Along the way, I found that life's little details like having a teenage daughter with a psychological meltdown, or being forced to act as a single parent to said daughter for three months, or the three months being extended by a divorce proceeding, or the divorce proceeding dragging out for 21 months tended to get in the way of focusing on fat control and general health.
Amazingly enough, weight loss got easier when I got some of life's distractions out of the way. I like to think I learned some things from the interaction of my weight loss efforts and the distractions. What I've learned may not apply to everyone, or even necessarily to anyone other than myself. But for what it's worth, here are some lessons from my last decade:
1) Exercise matters. It matters a lot. Absent regular exercise, I will gain weight while eating very little.
2) If I am committed to 40 sedentary hours a week at work, exercise alone is insufficient. I will have to watch what I eat in addtion to exercising.
3) Life is going to throw distractions at me. Some of the distractions will be very compelling. It will be more important to pay attention to such distractions than to my diet and exercise plan. Because of this, I need a diet and exercise plan that can be followed with very little attention.
4) To keep getting exercise while life is distracting me, it is not sufficient that I enjoy the exercise. I have to look forward to the exercise, and I have to resent things that make me give it up for a day. This is what I need to get my exercise consistently. It also helps a lot if the exercise fits into time that is otherwise useless for my preferred leisure activities; my lunch hour is a good choice.
5) I have not been very successful at controlling eating while life is distrating me. I think the key is to achieve a mindset where food is not on page one of my priority list. It is easier to squeeze excess eating out by wanting to do something else than by sheer will power.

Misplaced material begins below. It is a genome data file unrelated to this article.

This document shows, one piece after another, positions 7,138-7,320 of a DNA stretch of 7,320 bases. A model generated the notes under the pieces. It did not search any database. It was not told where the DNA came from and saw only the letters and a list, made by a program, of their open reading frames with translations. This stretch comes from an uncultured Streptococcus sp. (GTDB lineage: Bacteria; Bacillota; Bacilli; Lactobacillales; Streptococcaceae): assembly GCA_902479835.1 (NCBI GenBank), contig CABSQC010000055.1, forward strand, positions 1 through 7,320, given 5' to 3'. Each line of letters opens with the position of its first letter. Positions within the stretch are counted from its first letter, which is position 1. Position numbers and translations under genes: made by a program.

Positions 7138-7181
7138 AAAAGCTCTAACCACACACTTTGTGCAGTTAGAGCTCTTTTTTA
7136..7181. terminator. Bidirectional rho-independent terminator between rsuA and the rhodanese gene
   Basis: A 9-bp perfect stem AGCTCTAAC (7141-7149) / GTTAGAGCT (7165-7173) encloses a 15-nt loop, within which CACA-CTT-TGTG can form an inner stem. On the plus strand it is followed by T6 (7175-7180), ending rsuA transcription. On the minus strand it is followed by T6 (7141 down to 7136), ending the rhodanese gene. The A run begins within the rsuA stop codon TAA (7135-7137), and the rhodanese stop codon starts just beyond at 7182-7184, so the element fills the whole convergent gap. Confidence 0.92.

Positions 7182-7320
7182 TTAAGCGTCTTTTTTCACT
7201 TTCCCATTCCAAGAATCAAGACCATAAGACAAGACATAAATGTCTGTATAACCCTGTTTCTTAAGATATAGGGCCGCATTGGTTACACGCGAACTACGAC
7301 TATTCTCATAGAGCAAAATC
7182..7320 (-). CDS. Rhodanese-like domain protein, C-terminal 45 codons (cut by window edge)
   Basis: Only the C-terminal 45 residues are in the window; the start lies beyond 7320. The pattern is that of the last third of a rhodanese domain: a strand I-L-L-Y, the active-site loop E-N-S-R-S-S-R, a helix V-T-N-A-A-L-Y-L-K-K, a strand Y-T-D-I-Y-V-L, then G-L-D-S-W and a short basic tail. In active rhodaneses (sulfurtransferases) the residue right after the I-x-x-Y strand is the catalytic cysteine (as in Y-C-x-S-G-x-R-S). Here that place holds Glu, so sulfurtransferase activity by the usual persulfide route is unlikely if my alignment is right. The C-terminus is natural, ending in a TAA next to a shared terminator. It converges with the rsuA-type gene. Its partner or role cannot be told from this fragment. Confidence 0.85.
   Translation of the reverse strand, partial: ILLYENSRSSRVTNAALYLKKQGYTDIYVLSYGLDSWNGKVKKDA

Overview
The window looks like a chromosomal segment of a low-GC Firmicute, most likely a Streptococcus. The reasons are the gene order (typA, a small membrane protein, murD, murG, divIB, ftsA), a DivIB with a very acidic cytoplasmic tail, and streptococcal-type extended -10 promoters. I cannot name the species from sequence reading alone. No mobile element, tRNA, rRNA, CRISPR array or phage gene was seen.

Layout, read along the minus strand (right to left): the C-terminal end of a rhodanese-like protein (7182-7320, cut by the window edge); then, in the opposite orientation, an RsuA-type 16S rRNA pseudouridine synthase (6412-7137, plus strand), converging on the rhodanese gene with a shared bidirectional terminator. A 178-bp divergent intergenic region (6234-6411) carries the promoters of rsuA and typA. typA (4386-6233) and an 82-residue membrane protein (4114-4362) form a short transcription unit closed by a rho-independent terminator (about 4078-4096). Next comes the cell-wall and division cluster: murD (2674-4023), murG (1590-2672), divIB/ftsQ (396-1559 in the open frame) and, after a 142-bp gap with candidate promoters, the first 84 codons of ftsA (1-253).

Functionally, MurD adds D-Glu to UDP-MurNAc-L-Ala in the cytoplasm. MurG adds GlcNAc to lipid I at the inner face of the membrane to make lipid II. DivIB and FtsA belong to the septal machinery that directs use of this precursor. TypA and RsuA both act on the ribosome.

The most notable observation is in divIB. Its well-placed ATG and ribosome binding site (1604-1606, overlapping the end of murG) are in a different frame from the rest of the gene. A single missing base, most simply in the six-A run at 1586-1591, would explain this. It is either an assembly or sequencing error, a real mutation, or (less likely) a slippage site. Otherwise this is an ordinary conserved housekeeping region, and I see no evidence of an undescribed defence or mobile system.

6) Portion control is vital. Even though it is cheaper by the ounce to buy the giant economy pack of whatever, it is important for me to buy single servings. Make that small single servings. Microwave soup is better than canned soup not because it is more convenient, but because there is less in the package.
7) I can't change my whole life at once. In 1999, I could add a regular walk on my lunch hour. With this one change, I got more exercise and ate less, as I was not eating out for lunch any more. After this became routine, I could start trying to control how much I ate for supper. After a small supper became routine, I could work on eliminating boredom eating. After I had done enough of this to have some weight loss success, I could "go public" with my need for weight loss and start posting here. If I tried to do all of that at once, it would fall apart and I would fail.
8) If I'm struggling to hold the routine together, I'm doing enough. If I'm holding the diet and exercise routine together without effort, I can afford to look for ways to improve it. Perhaps I can eat a little healthier. Or perhaps I can add a new form of exercise in some time that I would otherwise use to run to the fridge. Once I make such a change, I need to stick with just that change until I figure out how to make it routine and effortless. When it becomes effortless, I can look for another improvement.
9) When all is said and done, the bottom line remains the same: To lose weight, I have to expend more calories than I consume. Understanding this is very straightforward. It's actually doing it that is challenging.